The central feature of the original quartet was always the hookup between Scofield and Lovano, whose birthdays fall a year apart almost to the day. Members of a jazz generation that came of age in the woolly ’70s, they share a code of articulate gruffness, along with a startling capacity for translucent lyricism. And unlike some other magical frontline partnerships in jazz-Bird and Diz, or Miles and Trane, or even Gerry and Chet-they seem to converge on a nearly egoless plane, making constant micro-adjustments to each other’s moves. Their jostling bonhomie rarely feels like combat; it usually reminds me of a couple of regulars perched elbow-to-elbow at the end of a bar.

Of course there’s ample context for Scofield and Lovano collaborating outside this quartet. Scofield’s irreproachable 1990 album Time on My Hands matches them with bassist Charlie Haden and drummer Jack DeJohnette. In 2002 there was ScoLoHoFo, named for a supergroup with Dave Holland on bass and Al Foster on drums. Five years ago I saw a special confab of Scofield, Lovano, DeJohnette and Grenadier. (They played an unbroken two-hour set that included “Since You Asked,” from Time on My Hands, and “Keep Me in Mind,” from Meant to Be.)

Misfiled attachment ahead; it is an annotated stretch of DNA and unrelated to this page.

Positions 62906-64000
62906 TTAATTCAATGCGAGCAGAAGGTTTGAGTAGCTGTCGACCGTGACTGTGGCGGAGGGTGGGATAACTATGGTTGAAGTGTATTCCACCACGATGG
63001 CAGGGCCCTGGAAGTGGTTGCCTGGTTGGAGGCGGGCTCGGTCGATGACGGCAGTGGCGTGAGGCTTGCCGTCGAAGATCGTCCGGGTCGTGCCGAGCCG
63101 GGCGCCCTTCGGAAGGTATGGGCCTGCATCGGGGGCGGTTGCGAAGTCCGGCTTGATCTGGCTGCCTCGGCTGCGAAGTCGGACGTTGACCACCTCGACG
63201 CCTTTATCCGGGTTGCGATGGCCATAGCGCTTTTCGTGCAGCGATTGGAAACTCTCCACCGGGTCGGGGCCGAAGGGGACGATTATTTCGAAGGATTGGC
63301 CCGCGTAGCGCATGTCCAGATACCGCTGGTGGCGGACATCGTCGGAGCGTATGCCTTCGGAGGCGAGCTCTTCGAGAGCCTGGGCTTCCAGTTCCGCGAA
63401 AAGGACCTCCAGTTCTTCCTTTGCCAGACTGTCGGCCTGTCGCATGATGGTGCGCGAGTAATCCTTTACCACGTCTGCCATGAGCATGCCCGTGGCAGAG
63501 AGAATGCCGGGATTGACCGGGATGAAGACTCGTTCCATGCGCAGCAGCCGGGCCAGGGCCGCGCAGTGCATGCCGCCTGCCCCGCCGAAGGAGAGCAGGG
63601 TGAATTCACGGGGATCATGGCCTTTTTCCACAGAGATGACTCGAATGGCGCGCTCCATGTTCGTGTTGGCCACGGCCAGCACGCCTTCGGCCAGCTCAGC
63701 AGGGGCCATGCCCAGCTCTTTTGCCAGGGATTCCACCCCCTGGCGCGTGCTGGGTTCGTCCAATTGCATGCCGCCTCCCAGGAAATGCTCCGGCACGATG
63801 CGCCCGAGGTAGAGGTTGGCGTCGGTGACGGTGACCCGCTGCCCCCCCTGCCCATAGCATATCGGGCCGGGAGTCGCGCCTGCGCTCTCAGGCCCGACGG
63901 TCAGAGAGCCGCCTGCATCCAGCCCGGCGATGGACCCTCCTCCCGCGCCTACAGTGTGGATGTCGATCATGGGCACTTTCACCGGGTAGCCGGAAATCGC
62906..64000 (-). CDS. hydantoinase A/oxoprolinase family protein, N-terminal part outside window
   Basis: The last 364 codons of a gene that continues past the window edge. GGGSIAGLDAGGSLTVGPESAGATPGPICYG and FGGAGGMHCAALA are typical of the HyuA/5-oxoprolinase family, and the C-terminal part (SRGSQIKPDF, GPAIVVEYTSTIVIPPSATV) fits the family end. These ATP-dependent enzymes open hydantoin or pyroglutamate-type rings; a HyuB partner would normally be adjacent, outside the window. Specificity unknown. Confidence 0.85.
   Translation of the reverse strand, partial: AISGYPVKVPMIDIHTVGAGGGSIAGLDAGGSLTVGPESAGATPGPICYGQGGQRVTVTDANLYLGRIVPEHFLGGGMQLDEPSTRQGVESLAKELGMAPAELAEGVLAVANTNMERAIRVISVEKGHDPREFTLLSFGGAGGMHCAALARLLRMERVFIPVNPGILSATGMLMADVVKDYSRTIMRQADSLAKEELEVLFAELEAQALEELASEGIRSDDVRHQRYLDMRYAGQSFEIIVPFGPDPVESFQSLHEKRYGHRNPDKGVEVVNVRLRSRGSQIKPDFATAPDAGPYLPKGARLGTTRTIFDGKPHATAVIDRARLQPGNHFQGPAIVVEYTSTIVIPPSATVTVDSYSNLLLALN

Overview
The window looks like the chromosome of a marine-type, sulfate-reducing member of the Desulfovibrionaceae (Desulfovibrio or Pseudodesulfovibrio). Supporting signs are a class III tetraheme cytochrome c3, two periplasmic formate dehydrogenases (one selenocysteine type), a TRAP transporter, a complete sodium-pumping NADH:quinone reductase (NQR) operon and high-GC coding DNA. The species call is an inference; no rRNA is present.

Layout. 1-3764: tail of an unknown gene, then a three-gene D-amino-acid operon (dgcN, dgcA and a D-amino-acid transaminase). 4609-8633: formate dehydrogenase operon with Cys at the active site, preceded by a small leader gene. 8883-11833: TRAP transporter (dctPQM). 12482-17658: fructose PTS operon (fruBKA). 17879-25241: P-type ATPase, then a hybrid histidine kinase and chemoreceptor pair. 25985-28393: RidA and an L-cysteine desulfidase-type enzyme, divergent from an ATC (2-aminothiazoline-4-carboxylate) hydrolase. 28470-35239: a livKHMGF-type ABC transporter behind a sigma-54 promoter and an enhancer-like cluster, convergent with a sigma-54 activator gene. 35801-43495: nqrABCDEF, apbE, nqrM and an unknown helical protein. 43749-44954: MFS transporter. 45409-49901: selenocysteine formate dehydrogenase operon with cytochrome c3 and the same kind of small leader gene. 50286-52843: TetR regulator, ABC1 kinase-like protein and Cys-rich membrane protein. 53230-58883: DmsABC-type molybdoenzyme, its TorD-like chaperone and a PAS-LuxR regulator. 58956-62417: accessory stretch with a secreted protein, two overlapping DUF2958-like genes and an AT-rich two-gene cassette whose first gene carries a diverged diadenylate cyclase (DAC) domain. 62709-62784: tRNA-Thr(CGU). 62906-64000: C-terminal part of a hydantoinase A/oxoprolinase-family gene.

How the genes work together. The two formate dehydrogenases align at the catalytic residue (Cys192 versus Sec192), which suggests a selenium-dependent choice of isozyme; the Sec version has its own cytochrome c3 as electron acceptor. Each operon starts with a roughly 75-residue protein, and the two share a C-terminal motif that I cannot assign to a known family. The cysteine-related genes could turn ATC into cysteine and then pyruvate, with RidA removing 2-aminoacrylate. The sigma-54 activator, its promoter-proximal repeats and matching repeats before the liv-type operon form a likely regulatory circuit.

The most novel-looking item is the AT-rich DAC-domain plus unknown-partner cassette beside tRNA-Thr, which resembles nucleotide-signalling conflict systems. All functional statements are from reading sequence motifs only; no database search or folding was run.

So the bigger reason to celebrate the quartet reunion is its new book of music, expressly conceived for a Scofield-Lovano band featuring Stewart on drums. A fresh arrival when he appeared on those initial albums, Stewart has since flourished as a leading drummer in the modern mainstream-and I’d argue that even with his heavy track record, he still does some of his finest work in this setting. So here’s where Past Present gets a little confusing: Stewart is a more seasoned and assertive presence now than he was 25 years ago, and his artistry lifts the music. I’m having a hard time hearing through my fog of sentimental attachment, but the new album feels like a deeper statement than the quartet was capable of making the first go-round.

There’s certainly deep subtext: Scofield composed this music while his son, Evan, was struggling with cancer. (He died in 2013, at 26.) Several song titles, like “Get Proud,” are old catch phrases of his; a lilting tune called “Mr. Puffy” alludes to the teasing sobriquet that Scofield devised to cheer Evan up during chemotherapy. Remarkably, none of this plays as tragedy: Past Present is an affirming album even in its darker moments, which brush against the insoluble truth of time, and what it leaves behind.

I can’t speak directly to that point, despite having lost two close family members to cancer within the last year. What I can say is that Scofield’s gesture toward reunion, at a moment of loss, feels honest and true. I’ll merely add that I’m looking forward to catching the quartet when it plays the Blue Note in mid-October. Finally.

Read Nate Chinen’s profile of Hudson, featuring John Scofield, Jack DeJohnette, Larry Grenadier and John Medeski.